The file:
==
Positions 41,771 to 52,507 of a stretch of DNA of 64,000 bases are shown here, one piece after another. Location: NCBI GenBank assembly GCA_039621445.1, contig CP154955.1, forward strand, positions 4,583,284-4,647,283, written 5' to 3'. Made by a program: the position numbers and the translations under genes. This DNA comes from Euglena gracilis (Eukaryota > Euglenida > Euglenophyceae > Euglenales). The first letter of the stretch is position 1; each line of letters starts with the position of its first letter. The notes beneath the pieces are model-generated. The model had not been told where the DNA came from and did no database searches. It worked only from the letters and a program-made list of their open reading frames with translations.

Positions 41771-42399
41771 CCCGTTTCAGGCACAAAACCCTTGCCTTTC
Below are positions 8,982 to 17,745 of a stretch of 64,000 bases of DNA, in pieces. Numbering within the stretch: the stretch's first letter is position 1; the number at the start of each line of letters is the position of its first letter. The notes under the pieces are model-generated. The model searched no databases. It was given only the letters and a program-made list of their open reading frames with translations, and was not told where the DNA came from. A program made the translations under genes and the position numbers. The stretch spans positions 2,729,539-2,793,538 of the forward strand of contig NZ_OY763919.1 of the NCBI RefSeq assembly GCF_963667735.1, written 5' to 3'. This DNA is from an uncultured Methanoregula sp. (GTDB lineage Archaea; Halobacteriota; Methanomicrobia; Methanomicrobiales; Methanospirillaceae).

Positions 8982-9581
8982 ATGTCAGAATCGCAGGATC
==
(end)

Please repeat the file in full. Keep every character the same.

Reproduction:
Positions 41,771 to 52,507 of a stretch of DNA of 64,000 bases are shown here, one piece after another. Location: NCBI GenBank assembly GCA_039621445.1, contig CP154955.1, forward strand, positions 4,583,284-4,647,283, written 5' to 3'. Made by a program: the position numbers and the translations under genes. This DNA comes from Euglena gracilis (Eukaryota > Euglenida > Euglenophyceae > Euglenales). The first letter of the stretch is position 1; each line of letters starts with the position of its first letter. The notes beneath the pieces are model-generated. The model had not been told where the DNA came from and did no database searches. It worked only from the letters and a program-made list of their open reading frames with translations.

Positions 41771-42399
41771 CCCGTTTCAGGCACAAAACCCTTGCCTTTC
Below are positions 8,982 to 17,745 of a stretch of 64,000 bases of DNA, in pieces. Numbering within the stretch: the stretch's first letter is position 1; the number at the start of each line of letters is the position of its first letter. The notes under the pieces are model-generated. The model searched no databases. It was given only the letters and a program-made list of their open reading frames with translations, and was not told where the DNA came from. A program made the translations under genes and the position numbers. The stretch spans positions 2,729,539-2,793,538 of the forward strand of contig NZ_OY763919.1 of the NCBI RefSeq assembly GCF_963667735.1, written 5' to 3'. This DNA is from an uncultured Methanoregula sp. (GTDB lineage Archaea; Halobacteriota; Methanomicrobia; Methanomicrobiales; Methanospirillaceae).

Positions 8982-9581
8982 ATGTCAGAATCGCAGGATC